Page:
PURPOSE: Interstitial lung disease (ILD) may be the first manifestation of connective tissue disease (CTD). Distinguishing ILD associated with CTD from idiopathic interstitial pneumonias may influence management and prognostication. The goal of this study was to establish a profile of the current practice at our Institution in this regard and to determine potential benefits of a standardized approach of patients with newly diagnosed ILD.
METHODS: We retrospectively reviewed medical records of patients seen in our ILD clinic over a 2-year period from 01/01/2001 to 12/31/2002 to assess the incidence of CTD-associated ILD. Collected data included demographics, smoking history, clinical findings, pulmonary function tests, computed tomography of the lungs, bronchoscopy, lung biopsy, renal and liver function tests, urine analysis, muscular enzymes, cell count, sedimentation rate, antinuclear antibodies, antibodies to cyclic citrullinated peptides, and antineutrophil cytoplasmic antibodies.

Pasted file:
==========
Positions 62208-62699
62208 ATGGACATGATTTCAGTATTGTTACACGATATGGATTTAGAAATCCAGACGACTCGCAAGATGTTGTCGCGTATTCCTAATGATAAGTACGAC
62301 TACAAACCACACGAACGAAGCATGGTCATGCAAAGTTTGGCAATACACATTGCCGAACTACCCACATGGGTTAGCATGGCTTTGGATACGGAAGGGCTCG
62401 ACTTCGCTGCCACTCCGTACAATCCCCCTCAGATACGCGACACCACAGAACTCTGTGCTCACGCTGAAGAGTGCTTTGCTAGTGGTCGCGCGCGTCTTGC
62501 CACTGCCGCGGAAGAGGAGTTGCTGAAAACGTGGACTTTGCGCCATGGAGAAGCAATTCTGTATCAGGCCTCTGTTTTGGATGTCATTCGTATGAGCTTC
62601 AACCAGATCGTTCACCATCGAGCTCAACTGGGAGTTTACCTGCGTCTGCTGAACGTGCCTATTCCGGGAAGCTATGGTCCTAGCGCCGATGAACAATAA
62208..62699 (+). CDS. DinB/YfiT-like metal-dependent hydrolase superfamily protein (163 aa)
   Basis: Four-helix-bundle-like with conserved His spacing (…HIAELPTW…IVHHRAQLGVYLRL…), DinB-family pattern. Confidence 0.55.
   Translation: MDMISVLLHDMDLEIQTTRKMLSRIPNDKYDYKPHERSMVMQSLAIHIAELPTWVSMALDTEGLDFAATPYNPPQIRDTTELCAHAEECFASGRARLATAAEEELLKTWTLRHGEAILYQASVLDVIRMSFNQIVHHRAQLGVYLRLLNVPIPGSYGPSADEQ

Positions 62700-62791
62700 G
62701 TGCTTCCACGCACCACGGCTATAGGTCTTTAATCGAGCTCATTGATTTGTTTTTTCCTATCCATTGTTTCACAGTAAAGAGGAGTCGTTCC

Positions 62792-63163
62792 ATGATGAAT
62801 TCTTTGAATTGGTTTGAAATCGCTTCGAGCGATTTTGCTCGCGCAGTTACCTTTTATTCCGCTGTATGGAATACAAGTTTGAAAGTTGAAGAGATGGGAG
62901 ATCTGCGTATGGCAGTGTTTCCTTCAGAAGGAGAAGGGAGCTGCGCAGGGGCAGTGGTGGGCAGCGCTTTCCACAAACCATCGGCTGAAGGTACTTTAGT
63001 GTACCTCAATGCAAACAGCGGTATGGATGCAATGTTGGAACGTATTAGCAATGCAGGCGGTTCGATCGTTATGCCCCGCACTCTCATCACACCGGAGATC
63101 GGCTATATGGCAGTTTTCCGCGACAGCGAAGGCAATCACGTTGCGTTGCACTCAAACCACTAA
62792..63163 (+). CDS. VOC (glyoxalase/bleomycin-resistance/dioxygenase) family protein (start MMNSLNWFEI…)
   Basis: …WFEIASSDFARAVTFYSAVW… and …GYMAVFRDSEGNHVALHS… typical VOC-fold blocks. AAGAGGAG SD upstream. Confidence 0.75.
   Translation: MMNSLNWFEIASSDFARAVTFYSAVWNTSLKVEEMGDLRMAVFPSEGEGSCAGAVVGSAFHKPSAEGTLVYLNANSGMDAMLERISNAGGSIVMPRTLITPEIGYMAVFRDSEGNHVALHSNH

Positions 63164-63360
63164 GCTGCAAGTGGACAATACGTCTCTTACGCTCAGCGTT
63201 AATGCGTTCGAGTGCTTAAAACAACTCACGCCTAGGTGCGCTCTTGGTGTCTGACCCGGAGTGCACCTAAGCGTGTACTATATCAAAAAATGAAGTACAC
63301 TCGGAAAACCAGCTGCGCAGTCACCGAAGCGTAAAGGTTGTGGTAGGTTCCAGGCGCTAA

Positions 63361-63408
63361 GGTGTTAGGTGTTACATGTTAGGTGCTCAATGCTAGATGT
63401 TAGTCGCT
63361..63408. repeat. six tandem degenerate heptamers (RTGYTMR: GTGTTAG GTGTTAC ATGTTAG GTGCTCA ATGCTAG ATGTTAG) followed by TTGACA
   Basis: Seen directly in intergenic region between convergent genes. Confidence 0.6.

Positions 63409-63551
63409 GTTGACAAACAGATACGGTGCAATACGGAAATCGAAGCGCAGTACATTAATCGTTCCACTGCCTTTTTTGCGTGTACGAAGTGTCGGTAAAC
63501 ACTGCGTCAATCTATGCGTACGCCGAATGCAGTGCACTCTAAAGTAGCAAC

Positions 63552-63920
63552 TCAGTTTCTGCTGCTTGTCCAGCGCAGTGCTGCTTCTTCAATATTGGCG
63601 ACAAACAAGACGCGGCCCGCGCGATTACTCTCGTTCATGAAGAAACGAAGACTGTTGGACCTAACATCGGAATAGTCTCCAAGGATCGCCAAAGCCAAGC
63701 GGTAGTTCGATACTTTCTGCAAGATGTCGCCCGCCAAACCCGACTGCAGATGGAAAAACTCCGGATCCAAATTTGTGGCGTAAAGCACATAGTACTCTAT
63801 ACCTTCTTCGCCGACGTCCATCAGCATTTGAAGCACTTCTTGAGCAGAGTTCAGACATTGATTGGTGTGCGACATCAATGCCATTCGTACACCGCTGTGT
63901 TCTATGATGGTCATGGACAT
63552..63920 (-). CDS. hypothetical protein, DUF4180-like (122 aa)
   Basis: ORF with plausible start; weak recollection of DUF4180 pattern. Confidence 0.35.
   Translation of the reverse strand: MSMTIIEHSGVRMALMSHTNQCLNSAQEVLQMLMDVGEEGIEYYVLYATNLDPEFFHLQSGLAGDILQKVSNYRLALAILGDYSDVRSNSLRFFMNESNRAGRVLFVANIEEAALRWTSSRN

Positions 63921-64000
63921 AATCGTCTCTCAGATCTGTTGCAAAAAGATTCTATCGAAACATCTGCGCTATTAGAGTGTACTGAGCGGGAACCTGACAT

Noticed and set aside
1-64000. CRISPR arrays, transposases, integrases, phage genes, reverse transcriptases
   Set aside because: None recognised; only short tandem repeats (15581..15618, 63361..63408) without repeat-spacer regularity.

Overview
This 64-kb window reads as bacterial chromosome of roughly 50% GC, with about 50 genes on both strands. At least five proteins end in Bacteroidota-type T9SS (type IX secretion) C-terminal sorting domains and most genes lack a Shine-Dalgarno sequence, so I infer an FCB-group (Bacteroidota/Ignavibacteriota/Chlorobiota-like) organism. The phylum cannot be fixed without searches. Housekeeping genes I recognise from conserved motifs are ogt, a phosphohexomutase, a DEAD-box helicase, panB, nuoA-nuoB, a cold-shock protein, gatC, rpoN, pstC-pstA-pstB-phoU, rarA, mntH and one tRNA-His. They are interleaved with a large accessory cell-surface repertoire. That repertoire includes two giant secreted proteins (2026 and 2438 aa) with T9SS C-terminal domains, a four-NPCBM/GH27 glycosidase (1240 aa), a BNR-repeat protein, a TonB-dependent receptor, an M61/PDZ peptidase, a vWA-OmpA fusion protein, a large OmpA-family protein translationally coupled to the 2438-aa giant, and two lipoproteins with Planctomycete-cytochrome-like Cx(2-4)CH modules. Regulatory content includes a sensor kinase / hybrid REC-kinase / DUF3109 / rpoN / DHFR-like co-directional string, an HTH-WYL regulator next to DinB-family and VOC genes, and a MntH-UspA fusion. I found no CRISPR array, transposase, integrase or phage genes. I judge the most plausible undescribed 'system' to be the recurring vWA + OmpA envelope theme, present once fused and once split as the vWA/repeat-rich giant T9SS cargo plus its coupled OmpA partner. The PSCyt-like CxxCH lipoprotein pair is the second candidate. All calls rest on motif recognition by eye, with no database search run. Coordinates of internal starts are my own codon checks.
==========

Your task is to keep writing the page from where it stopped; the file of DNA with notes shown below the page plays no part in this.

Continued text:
RESULTS: Of 357 patients with ILD, 56 (15.7%) had CTD. Those diagnosed to have CTD-associated ILD included 33 with a previously known CTD, 23 a newly diagnosed CTD; 5 additional patients had positive serologies only. CTD associated with ILD included 14 sclerodermas, 10 rheumatoid arthritis, 8 poly- or dermatomyositis, 5 mixed CTD, 5 undifferentiated CTD, 3 overlap syndromes, 2 lupus erythematosus, and 9 miscellaneous.
CONCLUSION: Of 357 patients who presented to the ILD clinic, 15% had CTD, 41% of which were newly diagnosed with CTD.
CLINICAL IMPLICATIONS: Screening patients presenting with ILD with serologic markers for CTD can uncover the underlying cause in a significant portion of patients.
DISCLOSURE: Philippe Bauer, No Financial Disclosure Information; No Product/Research Disclosure Information